California Rural Legal Assistance Inc

Each year, CRLA provides free legal assistance and a variety of community education and outreach programs to tens of thousands of low-income rural Californians. Half of all resources are devoted to litigation and client cases aimed at addressing the root causes of poverty. We continue to provide legal advice during COVID-19. Call 1-800-337-0690 for assistance CRLA has 18 offices to continue to meet the legal needs of rural communities on the Mexican border in northern California. These offices are located in Arvin, Coachella, Delano, El Centro, Fresno, Madera, Marysville, Modesto, Oakland, Salinas, San Luis Obispo, Santa Maria, Santa Rosa, Stockton, Vista, Oxnard and Watsonville. [1] Headquartered in Oakland, Oakland. With multiple regional offices, CRLA can serve clients in their own communities across the state. Cruz Reynoso was the second Managing Director of CRLA from 1969 to 1972. One of the biggest challenges Reynoso faced during his tenure was then-Governor Ronald Reagan`s fierce opposition to the CRLA. After the CRLA`s victory in the Morris v.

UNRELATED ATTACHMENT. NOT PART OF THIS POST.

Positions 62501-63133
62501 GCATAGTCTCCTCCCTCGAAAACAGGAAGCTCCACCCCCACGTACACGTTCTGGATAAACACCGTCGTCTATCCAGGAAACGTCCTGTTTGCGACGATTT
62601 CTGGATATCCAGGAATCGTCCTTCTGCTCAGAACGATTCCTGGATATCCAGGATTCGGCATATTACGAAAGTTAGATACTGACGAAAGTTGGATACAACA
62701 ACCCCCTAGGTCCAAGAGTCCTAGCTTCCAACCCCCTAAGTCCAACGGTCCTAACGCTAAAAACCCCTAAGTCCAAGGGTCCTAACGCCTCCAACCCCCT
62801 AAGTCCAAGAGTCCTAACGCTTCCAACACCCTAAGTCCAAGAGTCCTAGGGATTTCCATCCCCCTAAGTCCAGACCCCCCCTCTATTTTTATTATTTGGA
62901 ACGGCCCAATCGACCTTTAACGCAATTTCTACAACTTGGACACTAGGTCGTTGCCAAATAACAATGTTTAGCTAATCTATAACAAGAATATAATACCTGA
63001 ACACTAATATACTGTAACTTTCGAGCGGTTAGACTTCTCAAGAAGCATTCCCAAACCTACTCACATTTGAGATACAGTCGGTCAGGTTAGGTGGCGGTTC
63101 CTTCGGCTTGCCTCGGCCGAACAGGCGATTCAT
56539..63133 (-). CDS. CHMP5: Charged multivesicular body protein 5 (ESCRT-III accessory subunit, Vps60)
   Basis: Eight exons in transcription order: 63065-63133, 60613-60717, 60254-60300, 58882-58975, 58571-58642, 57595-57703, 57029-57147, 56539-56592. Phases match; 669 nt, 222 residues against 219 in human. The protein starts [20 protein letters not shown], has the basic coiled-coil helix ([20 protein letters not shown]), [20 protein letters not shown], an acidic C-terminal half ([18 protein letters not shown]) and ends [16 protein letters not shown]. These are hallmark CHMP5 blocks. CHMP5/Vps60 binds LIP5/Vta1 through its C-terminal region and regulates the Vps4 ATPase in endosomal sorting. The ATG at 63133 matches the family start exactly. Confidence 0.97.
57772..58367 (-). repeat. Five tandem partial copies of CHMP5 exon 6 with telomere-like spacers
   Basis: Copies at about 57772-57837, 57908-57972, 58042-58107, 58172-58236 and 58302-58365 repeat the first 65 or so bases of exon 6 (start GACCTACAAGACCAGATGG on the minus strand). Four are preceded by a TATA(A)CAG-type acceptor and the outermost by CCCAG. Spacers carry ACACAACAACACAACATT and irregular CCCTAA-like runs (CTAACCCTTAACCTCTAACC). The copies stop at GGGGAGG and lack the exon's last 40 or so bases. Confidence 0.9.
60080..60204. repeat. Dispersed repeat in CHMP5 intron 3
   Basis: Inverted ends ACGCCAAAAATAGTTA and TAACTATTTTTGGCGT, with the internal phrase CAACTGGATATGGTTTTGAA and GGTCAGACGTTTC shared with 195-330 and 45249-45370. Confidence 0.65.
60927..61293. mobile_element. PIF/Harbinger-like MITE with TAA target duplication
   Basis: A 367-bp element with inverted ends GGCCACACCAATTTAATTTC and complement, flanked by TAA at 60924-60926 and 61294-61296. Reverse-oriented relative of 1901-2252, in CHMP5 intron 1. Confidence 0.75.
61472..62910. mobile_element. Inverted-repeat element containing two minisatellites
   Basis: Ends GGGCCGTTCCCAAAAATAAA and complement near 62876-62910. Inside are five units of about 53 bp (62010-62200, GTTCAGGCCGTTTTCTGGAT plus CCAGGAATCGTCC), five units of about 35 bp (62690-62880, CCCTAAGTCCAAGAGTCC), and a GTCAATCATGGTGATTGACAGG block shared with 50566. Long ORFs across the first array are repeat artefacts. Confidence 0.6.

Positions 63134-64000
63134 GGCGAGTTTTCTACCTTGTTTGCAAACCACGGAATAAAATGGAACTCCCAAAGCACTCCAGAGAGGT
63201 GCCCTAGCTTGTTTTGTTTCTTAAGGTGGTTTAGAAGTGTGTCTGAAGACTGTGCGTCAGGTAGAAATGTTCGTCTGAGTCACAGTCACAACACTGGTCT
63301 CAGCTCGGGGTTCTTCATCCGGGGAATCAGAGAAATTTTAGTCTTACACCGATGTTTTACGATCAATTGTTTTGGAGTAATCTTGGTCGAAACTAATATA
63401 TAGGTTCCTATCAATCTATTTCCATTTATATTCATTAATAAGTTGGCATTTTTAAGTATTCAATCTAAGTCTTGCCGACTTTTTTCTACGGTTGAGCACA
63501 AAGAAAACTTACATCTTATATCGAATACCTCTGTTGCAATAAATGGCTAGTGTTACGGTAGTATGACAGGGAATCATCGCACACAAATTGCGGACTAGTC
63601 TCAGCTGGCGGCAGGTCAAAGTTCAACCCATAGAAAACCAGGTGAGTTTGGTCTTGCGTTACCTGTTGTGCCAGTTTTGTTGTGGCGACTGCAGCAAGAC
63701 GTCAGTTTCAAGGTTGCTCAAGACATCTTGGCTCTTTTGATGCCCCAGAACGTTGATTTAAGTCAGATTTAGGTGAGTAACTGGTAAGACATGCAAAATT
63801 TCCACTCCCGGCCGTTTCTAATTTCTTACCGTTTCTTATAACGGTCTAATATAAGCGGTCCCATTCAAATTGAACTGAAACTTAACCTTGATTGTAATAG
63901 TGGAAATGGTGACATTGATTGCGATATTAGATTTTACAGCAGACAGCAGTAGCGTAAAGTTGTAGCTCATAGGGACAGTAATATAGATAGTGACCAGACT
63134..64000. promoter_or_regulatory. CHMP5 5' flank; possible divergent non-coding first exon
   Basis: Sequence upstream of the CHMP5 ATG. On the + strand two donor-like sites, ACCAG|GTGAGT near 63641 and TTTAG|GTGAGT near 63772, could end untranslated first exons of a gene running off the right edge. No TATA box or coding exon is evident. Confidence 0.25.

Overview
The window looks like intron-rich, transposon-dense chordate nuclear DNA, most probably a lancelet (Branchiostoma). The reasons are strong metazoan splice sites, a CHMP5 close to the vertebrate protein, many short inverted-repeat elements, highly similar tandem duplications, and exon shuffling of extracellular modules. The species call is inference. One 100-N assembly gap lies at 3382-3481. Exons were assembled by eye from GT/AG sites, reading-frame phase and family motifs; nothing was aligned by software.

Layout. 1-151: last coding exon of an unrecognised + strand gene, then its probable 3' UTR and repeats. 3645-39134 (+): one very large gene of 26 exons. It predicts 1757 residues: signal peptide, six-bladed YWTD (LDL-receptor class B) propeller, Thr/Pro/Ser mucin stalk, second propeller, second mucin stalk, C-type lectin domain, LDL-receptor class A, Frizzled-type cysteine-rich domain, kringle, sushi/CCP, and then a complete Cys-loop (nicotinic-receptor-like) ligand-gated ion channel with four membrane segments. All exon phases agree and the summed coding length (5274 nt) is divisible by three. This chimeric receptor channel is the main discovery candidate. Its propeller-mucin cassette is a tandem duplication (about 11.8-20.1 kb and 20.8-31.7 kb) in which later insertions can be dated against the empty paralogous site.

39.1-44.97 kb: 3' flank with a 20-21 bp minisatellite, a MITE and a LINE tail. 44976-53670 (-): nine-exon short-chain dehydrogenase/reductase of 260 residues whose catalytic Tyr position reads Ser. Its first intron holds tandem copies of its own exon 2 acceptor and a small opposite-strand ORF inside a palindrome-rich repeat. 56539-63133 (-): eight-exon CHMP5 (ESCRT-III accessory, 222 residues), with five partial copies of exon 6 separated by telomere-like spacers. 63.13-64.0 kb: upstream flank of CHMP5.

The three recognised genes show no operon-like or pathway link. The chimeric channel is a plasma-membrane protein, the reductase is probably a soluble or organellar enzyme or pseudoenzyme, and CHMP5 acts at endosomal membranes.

1967 Williams case, which blocked its social cuts, Ronald Reagan appointed Lewis K. Uhler as director of the California Office of Economic Opportunity with the intention of undermining the CRLA and its funding. In 1969, Uhler wrote a politically motivated and false report alleging 127 cases of CRLA misconduct. CRLA fought the charges and eventually managed to get her removed by a commission of chief justices from three supreme courts of the state appointed by the Nixon administration. The controversy surrounding the Uhler report led to the bipartisan formation of the Federal Legal Services Corporation (LSC). The objective of this organization was to reduce interference by state and local governments in the OPA`s funding program. Throughout his tenure as president, Reagan constantly sought to undermine and eliminate the LSC and THE CRLA. [9] In 1970, Governor Ronald Reagan also vetoed the $1.8 million oeO grant for reimbursement from the 1971 CRLA, based on obvious (and later misclassified) allegations about the misuse of oeO funds and “its failure to represent the true legal needs of the poor.” [10] In 1971, Reynoso and CRLA attorney Michael Bennett wrote a seminal article for UCLA Chicana/o-Latina/o Law Review, “CRLA: Survival of a Poverty Law Practice,” in which they discussed Governor Reagan`s opposition, the controversy surrounding the Uhler Report, and the CRLA`s role in serving the poor. [10] Alberto Saldamando was Managing Director of CRLA from 1976 to 1984. As director, Saldamando oversaw a very diverse organization that represented the community of clients she wanted to serve.